A warm welcome to the Year of the Monkey!
Apart from that, it might be all bad news as the economy for 2016 might not be as fantastic as it used to be. For many companies, that could mean downsizing and retrenchment. For other companies, it could also mean going after new customers, who might be the competitors' current customers.
Part of the challenge to develop new customers is to find out what the customer is thinking, and explore potential needs. The challenge within that challenge is: many customers may not be willing to share those information with you
Hence, this month's topics:
This issue's main article is on "How to Find Out Anything from Your Customers", and we explore what are some effective questioning techniques to get to the truth of what your customer is thinking.
How to Find Out Anything from Your Customers
by c.j. Ng
Chris was a former Sales Support Engineer whom had just join to become a sales person recently.
Just like all sales people,
Chris went through a typical sales
training workshop to get him up to
speed with the required selling
skills. And just like all
typical sales training, there was an
emphasis on asking questions
to find out customers' needs, and then
suggest the right solutions to fulfil
After a few rounds of role plays, Chris felt confident enough to take the plunge and do some serious probing of customers' needs.
Chris started out by asking questions, "Hi, I'd like to find out what are some possible needs you have for our products?" It was an open question, and Chris felt it should be a good start.
"No need," came the replies, as was the case for most of the customers. For the remaining few who are willing give a different answer, they in turn asked Chris a question, "How much does your product cost?"
And Chris duly answered, "Oh, the price range is from $x to $y, depending on your quantities and level of customisation."
"Too expensive," came the answer.
After facing a number of rejections despite asking open questions, Chris felt demoralised. He starts to wonder if he had made the right choice switching from a Technical Sales Support role, to a sales role.
Getting Better Responses from the Questions You Ask
If the customer is not familiar with the sales person, it is very likely that the customer is going to be very wary about answering your questions. They are not too sure if whatever they say might be used in your favour, against them.
Hence, it might make sense to start with a Purposeful Opening Statement, just to let the customer understand that it is very much also in their favour if you can get some insights for your questions, such as:
"I'd like to find out if there are effective ways to achieve lesser downtime for your production. Is it OK that I ask a few questions to understand your situation?"
Some things to note in the above Purposeful Opening Statement:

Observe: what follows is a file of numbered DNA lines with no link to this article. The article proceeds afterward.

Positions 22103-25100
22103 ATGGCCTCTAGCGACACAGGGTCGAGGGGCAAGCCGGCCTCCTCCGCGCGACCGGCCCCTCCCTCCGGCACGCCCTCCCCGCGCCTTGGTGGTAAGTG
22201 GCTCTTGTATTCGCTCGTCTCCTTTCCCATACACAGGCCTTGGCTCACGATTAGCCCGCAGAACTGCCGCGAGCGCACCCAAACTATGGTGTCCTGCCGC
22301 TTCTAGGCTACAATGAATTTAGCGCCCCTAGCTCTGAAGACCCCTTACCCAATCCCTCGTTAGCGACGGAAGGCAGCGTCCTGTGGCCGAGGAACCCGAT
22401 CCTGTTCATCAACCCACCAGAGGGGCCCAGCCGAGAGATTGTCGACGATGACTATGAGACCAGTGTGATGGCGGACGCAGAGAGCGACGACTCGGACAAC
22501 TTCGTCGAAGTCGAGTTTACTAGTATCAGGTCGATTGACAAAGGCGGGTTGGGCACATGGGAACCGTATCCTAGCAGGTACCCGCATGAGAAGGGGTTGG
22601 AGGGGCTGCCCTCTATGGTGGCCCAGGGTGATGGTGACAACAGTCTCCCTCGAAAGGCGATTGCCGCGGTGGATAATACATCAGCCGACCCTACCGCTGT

Now that we get permission to proceed, we go to the next phase, which is to understand the customer's current situation. Most sales people perceive this wrongly by asking:
The real crux of understanding the customer's situation, are to:
Some examples of situational questions may include:
While these questions might not help pinpoint to you the specific needs the customers might have, it gives you the context of what the customer is doing, and also allows the customer to build trust and rapport by sharing some information of what they do.
The Difference Between Where You Are, and Where You Want to Be
As the main purpose of asking questions in sales is to find out the needs of the customer, then the customer's "needs" can be defined as
"The Difference between Where You are, and Where You Want to Be"
The mistake that most sales people make is to ask the customer if they need our products or solutions. Unfortunately, customers don't have any needs for our products or solutions unless they know we can help them get from where they are now, to where they want to be.
Hence, we don't start with asking customers what products or solutions they want. We probe into areas where the customer may not be entirely happy about, and explore ways that will give them a better result.
Some sales people understand this principle, and ask the customer questions such as:
Asking such questions will only get customers to give a non-answer (e.g. "oh, we are quite happy with our current suppliers" or "That will be confidential information")
Instead, you will need to structure your questions from multiple angles to get to some real and hidden needs that your customers might have.
Your Questioning Strategy
Unlike what most sales training will advocate, your questioning strategy will be a lot more complex than merely asking to find out about problems, negative consequences of not solving those problems, and the pay-offs or positive results of solving those same problems.
And here are some examples:
The list of
questions does not stop here for your
questioning strategy. At times,
you may ask more or fewer number of
questions, depending on whom you are
meeting, as well as the context of your
Need help in finding out whatever your customer is willing or unwilling to share with you? Simply e-mail email@example.com or call +86-21-6219 0021 or WeChat: cydj001 and arrange to have a deeper discussion.
Power Breakfast Hour: 10 Mar 2016
How to Find Out Anything from Your Customers
VENUE: Crowne Plaza Shanghai • 400 Panyu Road (near Fahuazhen Road) • 上海银星皇冠酒店 • 番禺路 400 号 （靠法华镇路）
DATE: Thursday, 10 Mar 2016
TIME: 08:00 a.m. - 10:00 a.m.
PRICE: RMB 200 ONLY!
To make this a more conducive discussion, we are expecting a small group of about 15 people only. The room can only take in 18, so please register early to avoid disappointments. Please e-mail your registrations too firstname.lastname@example.org
Tips for Questioning Techniques:
Why You Should Ask Questions Like A 2-Year Old